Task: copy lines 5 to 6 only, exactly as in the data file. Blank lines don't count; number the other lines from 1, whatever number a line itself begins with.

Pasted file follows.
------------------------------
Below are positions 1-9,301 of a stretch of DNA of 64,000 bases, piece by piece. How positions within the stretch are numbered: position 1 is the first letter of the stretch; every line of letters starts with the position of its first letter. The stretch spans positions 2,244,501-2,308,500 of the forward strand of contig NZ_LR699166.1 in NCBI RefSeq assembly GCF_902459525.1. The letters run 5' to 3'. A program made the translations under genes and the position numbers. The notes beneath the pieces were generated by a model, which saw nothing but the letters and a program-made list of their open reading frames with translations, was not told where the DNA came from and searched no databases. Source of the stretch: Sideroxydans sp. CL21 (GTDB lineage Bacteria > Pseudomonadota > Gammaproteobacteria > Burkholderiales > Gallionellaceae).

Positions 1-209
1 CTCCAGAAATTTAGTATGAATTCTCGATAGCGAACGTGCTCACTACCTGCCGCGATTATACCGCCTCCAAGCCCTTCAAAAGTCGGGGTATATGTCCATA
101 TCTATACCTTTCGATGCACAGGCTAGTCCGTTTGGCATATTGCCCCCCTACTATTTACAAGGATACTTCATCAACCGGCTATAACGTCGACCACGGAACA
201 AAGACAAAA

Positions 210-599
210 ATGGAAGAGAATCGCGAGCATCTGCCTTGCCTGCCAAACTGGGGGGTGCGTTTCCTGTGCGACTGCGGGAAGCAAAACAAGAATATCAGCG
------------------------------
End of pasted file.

201 AAGACAAAA

Positions 210-599